New Coalition Aims to Help Protect Oceans on a Global Scale


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Photo © Jon McCormack for Conservation International

By Kiley Price

The ocean is the origin and engine of all life on Earth, yet humanity is pushing it to the brink. One-third of wild fisheries are depleted due to overfishing, while man-made emissions fuel climate change and drive up ocean temperatures, with catastrophic implications for marine life, the climate, and global food security.

A bold new partnership could offer a life raft.

The Blue Nature Alliance, a group of international conservation organizations, philanthropists, and governments, is working to advance the conservation of 18 million square kilometres of ocean—an area twice the size of the continental United States—over the next five years.

To date, less than 10 percent of the world’s oceans are protected. The Alliance aims to help double that.

“Given what the world is up against, we must protect as much of the ocean as we can, as fast as we can,” explained ‘Aulani Wilhelm, senior vice president of oceans at Conservation International, which is helping to lead the Blue Nature Alliance. “That means advancing new models of conservation in partnership with communities, governments and the private sector to change the way we value our oceans and all they provide for humanity.”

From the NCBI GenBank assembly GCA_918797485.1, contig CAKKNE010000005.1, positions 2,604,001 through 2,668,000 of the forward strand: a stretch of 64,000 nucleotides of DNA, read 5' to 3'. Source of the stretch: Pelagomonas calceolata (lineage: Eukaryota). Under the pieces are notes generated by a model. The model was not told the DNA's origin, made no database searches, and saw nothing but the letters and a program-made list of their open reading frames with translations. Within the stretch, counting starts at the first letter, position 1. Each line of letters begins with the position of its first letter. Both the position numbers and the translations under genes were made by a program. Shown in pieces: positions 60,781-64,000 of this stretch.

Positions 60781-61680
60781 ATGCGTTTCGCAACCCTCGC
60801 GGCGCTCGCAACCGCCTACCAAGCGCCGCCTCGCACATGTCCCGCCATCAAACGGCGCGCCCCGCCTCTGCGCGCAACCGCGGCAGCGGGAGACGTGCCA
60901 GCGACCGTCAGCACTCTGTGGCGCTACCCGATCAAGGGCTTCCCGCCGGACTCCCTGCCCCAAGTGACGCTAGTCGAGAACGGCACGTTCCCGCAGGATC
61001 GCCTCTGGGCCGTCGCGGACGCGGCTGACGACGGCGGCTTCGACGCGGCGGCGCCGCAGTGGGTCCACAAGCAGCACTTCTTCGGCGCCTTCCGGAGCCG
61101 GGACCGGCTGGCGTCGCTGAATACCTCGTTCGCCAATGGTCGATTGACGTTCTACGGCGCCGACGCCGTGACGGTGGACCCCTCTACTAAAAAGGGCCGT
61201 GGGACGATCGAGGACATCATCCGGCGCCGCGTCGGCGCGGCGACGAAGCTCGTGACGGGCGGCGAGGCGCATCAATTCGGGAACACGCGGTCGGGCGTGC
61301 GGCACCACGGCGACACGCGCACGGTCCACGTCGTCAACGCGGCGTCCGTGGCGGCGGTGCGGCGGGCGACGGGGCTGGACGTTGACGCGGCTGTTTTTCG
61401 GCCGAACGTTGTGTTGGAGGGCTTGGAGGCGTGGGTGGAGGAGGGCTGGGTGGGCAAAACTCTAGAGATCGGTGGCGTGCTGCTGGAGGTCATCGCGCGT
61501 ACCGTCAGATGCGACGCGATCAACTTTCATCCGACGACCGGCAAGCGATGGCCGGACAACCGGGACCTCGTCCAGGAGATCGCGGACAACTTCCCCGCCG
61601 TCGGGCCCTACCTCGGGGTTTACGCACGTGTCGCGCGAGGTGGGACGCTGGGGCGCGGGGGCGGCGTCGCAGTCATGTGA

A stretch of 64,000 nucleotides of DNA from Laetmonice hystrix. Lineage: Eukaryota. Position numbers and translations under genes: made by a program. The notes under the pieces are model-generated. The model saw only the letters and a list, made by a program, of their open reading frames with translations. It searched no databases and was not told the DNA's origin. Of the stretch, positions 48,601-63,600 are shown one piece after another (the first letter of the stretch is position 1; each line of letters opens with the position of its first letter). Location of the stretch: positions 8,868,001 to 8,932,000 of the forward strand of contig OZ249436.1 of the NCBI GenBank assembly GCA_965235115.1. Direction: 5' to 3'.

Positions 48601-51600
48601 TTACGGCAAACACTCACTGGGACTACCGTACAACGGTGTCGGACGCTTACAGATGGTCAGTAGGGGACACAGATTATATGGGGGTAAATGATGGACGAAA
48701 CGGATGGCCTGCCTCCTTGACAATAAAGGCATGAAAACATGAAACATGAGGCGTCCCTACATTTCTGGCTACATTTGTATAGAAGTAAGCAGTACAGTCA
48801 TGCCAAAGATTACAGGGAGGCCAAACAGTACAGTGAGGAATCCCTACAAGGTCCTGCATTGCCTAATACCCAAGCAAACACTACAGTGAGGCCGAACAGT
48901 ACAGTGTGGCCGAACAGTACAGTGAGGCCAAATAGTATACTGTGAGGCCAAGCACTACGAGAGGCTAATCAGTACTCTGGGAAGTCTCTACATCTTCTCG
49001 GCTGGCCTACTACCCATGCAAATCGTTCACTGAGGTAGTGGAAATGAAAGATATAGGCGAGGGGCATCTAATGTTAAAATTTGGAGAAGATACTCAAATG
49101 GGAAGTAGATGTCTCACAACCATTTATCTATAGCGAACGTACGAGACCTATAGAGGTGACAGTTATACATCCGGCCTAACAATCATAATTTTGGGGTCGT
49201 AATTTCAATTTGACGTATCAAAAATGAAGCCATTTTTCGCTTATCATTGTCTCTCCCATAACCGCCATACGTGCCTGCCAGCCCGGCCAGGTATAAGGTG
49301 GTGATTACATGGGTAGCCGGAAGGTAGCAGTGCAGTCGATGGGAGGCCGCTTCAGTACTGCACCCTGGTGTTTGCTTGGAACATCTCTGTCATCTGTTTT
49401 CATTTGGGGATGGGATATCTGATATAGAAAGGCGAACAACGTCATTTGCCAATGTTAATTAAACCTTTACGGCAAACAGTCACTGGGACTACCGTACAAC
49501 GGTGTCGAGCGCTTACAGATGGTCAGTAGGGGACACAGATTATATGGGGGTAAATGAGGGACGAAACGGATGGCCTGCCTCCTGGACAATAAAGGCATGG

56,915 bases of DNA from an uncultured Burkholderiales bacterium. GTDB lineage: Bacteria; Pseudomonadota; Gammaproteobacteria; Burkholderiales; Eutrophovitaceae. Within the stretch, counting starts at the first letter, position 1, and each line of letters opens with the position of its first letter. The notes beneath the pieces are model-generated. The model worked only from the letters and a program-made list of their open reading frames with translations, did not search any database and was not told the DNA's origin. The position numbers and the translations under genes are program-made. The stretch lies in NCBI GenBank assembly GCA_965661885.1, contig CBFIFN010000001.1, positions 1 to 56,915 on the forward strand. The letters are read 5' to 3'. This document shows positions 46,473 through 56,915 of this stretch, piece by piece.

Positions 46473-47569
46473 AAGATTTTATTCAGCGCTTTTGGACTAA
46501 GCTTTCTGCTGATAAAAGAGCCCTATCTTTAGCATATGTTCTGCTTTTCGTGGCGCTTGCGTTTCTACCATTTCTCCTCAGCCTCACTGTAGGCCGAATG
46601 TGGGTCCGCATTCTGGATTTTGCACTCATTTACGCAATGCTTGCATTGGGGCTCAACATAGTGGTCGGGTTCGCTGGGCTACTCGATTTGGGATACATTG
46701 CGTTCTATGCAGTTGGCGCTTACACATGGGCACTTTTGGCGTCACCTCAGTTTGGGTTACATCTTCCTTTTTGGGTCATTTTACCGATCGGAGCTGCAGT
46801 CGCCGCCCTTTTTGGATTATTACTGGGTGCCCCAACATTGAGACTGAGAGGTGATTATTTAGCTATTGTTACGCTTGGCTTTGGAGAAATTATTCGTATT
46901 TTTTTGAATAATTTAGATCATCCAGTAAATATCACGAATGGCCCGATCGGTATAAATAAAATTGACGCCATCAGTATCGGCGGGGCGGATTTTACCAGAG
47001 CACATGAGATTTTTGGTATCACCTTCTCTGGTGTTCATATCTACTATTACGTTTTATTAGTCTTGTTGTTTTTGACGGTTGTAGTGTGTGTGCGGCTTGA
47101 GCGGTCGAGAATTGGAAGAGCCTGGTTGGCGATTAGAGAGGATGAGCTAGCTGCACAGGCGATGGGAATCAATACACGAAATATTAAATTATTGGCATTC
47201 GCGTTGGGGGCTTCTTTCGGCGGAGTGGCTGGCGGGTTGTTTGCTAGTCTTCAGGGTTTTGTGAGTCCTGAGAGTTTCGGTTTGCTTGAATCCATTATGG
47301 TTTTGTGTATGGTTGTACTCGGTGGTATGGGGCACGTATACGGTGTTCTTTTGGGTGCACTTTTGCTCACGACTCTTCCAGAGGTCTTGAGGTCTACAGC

002GHN Mother of the Coral Sea and New Caledonia
© Shawn Heinrichs
002GHN Whale Wildlife in Canada's Great Bear rainforest.
© Jon McCormack

Currently, only about two percent of the world’s oceans are protected against harmful activities like commercial fishing and oil drilling. The Blue Nature Alliance supports the global push to expand ocean areas under protection to 30 percent by 2030—which scientists say is necessary to limit the impacts of climate change on our oceans and prevent the widespread extinction of marine species.

Working alongside Indigenous and local communities, governments, and ocean experts, the Alliance is already advancing the conservation of more than 4.8 million square kilometres of ocean across Canada, Seychelles, Fiji, Antarctica’s Southern Ocean, and Tristan da Cunha—the most remote inhabited archipelago in the world.

The Canadian government plans to protect 30 percent of its waters by 2030. To help reach this goal, the Blue Nature Alliance is partnering with the non-profit Oceans North, which works with Inuit, First Nations, and Métis communities to support the establishment of Indigenous-led marine protected areas.

The next phase of the Alliance will engage in Palau, Western Indian Ocean, Niue, Costa Rica, Panama, and Chile, to strengthen and enhance the protection of nearly two million square kilometres of ocean protection.

“We must collaborate at every level and ensure the way we work in partnership with local communities, governments and Indigenous peoples is fair and just, to advance shared priorities for ocean conservation,” Wilhelm said. “From Canada to Tristan da Cunha, large and small countries alike are taking courageous actions in service of humanity and the planet. We hope their example inspires others.”

Could your community benefit from Blue Nature Alliance support? Visit to find out.

002GHN Antarctic Whale Research Project: Humpback Whales in a Changing Ocean
©Richard Sidey/GALAXIID

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The Blue Nature Alliance is a global partnership founded and led by Conservation International, The Pew Charitable Trusts, The Global Environment Facility, Minderoo Foundation, and the Rob & Melani Walton Foundation. We believe that the only way to achieve the pace and scale of conservation needed is by joining and aligning with those that share our ambition.


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